As a reporting powerhouse, Google Analytics has the potential to help communications professionals make more strategic decisions. But too often, website analytics aren’t owned by the communicators who make decisions about content and messaging strategy at their organizations.
Paul Headley, director, client strategy and analytics at Phoenix, Ariz.-based marketing agency ZOG Digital (an Investis company) and one of the firm’s resident analytics experts, sees Google Analytics as a crucial piece of communications measurement. “Without a measurement strategy, it’s difficult to assess and make recommendations for when and from where to deliver future communications,” he says.
Similarly, Cassie Katz, who leverages Google Analytics often in her role as director of marketing at Professional Services Council—a membership association for the government technology and professional services industry—says data drives her decisions when it comes to website optimization.
Headley and Katz will be sharing Google Analytics case studies and best practices at PR News’ Google Boot Camp for Communicators, July 19 at the Yale Club in New York City. (Headley will also be leading a hands-on Google Analytics workshop to get attendees more comfortable using the tool.)
Below, the duo offers some helpful questions and tips to keep in mind as you develop your Google Analytics strategy.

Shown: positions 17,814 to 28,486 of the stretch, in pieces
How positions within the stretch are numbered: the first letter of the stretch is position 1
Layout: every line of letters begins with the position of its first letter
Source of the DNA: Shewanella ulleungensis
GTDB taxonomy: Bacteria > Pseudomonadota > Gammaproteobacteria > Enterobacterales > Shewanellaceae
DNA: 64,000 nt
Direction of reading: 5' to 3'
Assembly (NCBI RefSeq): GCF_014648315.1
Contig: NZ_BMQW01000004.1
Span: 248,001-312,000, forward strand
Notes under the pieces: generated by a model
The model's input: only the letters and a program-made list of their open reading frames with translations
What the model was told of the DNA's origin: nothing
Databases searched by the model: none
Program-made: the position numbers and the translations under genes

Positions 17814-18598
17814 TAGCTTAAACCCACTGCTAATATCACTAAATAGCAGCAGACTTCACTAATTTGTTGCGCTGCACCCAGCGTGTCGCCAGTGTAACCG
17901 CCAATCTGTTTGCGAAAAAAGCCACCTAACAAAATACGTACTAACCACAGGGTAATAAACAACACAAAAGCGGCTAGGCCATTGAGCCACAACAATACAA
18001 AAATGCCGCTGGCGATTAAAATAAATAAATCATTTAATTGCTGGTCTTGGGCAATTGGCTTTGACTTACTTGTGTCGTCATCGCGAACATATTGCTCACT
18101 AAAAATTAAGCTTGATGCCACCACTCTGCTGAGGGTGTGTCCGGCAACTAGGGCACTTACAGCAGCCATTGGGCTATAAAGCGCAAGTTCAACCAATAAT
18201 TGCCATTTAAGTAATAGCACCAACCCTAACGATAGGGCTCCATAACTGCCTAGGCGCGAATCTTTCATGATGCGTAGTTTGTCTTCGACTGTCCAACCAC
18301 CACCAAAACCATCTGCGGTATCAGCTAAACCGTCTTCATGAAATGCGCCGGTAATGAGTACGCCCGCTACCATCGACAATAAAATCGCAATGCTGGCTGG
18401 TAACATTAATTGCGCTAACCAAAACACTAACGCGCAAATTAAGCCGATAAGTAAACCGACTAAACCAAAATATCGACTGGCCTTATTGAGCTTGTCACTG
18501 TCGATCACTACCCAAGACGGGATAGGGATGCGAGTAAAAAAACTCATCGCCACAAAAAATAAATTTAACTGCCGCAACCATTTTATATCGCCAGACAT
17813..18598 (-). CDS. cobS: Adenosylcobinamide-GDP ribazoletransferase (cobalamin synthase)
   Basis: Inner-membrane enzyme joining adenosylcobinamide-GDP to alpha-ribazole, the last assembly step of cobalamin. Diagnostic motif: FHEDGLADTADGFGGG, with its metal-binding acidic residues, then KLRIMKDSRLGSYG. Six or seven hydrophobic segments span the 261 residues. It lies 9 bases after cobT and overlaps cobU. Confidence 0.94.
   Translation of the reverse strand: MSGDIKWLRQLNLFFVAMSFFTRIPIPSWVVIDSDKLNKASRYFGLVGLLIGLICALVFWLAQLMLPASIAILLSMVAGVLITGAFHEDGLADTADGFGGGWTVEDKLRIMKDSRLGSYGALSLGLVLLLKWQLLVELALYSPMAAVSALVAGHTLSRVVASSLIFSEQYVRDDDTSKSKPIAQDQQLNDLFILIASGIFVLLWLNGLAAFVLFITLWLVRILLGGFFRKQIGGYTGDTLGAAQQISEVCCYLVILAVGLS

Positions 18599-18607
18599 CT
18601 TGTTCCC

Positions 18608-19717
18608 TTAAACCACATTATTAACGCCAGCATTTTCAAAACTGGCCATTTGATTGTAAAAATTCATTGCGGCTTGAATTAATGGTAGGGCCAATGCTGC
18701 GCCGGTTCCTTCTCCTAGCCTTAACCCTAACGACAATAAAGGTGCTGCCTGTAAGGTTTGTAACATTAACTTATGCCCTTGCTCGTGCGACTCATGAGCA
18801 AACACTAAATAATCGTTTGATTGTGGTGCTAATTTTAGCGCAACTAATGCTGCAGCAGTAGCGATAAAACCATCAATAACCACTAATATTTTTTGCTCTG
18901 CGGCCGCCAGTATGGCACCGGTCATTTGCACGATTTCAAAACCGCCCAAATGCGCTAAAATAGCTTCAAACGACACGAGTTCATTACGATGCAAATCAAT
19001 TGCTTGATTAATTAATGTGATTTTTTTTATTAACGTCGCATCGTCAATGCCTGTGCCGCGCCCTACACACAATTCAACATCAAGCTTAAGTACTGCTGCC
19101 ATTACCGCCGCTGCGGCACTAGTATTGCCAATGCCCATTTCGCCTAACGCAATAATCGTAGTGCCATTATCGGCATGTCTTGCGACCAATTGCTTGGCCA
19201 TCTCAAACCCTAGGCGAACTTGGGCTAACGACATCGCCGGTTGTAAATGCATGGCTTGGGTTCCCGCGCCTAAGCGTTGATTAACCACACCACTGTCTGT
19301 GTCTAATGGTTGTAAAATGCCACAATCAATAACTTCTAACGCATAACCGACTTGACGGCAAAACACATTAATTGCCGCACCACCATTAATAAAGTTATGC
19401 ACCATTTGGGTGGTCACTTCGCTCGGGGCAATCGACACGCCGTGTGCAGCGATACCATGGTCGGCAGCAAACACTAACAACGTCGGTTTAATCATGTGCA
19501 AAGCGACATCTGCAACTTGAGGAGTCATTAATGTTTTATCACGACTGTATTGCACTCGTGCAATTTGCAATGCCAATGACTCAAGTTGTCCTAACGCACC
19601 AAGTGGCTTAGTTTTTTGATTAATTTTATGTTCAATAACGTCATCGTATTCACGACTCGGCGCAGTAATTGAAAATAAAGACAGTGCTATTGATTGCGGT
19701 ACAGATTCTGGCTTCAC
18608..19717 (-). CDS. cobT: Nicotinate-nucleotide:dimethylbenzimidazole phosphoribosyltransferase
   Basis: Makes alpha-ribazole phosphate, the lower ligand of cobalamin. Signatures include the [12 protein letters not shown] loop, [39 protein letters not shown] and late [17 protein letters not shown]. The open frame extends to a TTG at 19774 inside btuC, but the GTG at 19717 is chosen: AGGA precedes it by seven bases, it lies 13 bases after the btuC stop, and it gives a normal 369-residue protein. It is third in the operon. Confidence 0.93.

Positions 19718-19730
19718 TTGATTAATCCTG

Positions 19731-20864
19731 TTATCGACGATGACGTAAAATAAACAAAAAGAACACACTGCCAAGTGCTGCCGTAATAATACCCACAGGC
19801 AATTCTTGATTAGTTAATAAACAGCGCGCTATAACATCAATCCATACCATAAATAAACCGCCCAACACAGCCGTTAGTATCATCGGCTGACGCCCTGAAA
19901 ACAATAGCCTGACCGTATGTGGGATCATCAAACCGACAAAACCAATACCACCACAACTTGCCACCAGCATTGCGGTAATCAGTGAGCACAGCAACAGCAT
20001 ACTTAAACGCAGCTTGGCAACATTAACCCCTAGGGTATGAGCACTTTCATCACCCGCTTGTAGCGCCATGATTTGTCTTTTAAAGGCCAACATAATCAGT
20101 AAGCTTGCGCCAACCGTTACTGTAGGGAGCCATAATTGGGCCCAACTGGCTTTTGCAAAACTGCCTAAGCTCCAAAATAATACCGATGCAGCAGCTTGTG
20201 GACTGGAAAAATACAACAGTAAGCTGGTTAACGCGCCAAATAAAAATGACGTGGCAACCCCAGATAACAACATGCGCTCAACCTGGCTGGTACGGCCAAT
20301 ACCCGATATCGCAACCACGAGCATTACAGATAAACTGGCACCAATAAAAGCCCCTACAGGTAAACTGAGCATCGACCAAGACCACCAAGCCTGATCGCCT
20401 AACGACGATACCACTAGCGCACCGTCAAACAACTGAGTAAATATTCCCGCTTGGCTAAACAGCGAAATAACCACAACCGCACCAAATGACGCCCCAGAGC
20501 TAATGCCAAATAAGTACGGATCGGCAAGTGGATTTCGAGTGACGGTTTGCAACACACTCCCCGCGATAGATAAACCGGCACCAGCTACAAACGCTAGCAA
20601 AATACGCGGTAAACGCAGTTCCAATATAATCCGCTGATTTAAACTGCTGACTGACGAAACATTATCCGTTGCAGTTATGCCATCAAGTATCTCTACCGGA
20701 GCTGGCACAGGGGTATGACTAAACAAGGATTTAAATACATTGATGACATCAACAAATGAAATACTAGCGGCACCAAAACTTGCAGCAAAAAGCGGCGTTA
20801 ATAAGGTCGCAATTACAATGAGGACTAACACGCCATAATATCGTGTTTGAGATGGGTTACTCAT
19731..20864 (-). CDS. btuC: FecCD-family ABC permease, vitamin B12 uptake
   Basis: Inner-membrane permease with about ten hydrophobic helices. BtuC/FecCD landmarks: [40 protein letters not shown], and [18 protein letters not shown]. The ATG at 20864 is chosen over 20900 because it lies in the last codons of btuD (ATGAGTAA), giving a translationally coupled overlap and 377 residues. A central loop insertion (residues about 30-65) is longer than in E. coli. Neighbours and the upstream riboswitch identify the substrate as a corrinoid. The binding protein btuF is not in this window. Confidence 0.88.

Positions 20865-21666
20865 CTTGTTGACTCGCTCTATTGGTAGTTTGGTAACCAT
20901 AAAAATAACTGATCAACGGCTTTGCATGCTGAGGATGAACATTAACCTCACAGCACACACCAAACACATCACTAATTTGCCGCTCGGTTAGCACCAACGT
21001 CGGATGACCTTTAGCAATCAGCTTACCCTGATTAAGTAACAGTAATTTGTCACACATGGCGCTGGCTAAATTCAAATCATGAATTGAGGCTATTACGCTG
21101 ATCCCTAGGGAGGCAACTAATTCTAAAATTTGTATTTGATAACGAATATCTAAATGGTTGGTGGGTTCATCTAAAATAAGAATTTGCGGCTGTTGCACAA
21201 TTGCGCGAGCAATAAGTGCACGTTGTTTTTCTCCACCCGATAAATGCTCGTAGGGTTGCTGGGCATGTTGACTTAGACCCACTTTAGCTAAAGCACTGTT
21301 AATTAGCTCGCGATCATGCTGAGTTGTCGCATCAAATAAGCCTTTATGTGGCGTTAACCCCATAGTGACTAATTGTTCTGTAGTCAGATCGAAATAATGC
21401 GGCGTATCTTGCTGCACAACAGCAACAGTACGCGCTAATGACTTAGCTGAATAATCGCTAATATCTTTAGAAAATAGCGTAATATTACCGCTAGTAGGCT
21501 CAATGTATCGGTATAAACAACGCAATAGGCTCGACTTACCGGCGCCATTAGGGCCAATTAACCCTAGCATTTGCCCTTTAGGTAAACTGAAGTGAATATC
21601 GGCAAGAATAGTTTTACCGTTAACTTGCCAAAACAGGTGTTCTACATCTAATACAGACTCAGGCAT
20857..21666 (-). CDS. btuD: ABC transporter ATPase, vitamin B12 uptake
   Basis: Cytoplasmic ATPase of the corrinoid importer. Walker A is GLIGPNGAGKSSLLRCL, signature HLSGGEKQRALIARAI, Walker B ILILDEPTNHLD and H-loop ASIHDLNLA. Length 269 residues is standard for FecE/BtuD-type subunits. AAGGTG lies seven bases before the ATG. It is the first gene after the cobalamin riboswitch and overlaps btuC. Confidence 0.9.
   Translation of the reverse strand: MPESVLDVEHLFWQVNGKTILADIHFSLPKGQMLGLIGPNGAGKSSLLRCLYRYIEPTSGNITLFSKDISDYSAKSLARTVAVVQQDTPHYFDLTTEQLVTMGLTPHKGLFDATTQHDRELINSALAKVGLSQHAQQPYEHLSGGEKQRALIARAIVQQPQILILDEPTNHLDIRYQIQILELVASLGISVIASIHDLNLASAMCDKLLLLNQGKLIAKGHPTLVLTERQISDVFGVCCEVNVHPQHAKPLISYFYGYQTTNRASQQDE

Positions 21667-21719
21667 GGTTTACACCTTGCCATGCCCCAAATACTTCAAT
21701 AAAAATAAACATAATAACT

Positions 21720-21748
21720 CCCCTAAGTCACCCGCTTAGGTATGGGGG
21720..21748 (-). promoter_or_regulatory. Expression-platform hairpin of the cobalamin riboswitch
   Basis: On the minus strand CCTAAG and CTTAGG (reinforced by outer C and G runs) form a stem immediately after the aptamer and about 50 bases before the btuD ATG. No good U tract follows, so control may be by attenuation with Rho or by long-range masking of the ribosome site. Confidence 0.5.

Before you start applying insights garnered from Google Analytics, it’s important to take an audit of what your organization already does in terms of communications measurement. Headley suggests communicators evaluate their existing analytics strategy as follows:
- How do your communications resonate across channels?
- Who’s interacting with your messaging, when, and from where?
- Do you have protocols in place to track your content across your diversified channel mix?
Katz, who recently made significant improvements to the Professional Services Council website with the assistance of Google Analytics, offers the following use cases for the tool:
- See what pages users gravitate to—and aren’t gravitating to—when updating a website.
- Determine the webpages where users are most likely to leave your site.
Katz’s recommendations, based on those determinations:
- Make sure the most viewed pages are easily visible and quickly accessible from your homepage.
- Develop a call to action on pages with the highest bounce rates so users continue to engage on your site.
- If there is a web page for which you want to increase visibility, consider renaming and reformatting that page and reducing the number of other options on the home page so users are more likely to gravitate to the high-priority page.
Join Cassie, Paul and other SEO experts and communications professionals from Cisco, Verizon, CFA Institute, Burson-Marsteller and Spark Foundry at PR News’ Google Boot Camp for Communicators, July 19 at the Yale Club in New York City.
Follow Paul: @PaulHeadley2
Follow Cassie: @CassieKatz
Follow Sophie: @SophieMaerowitz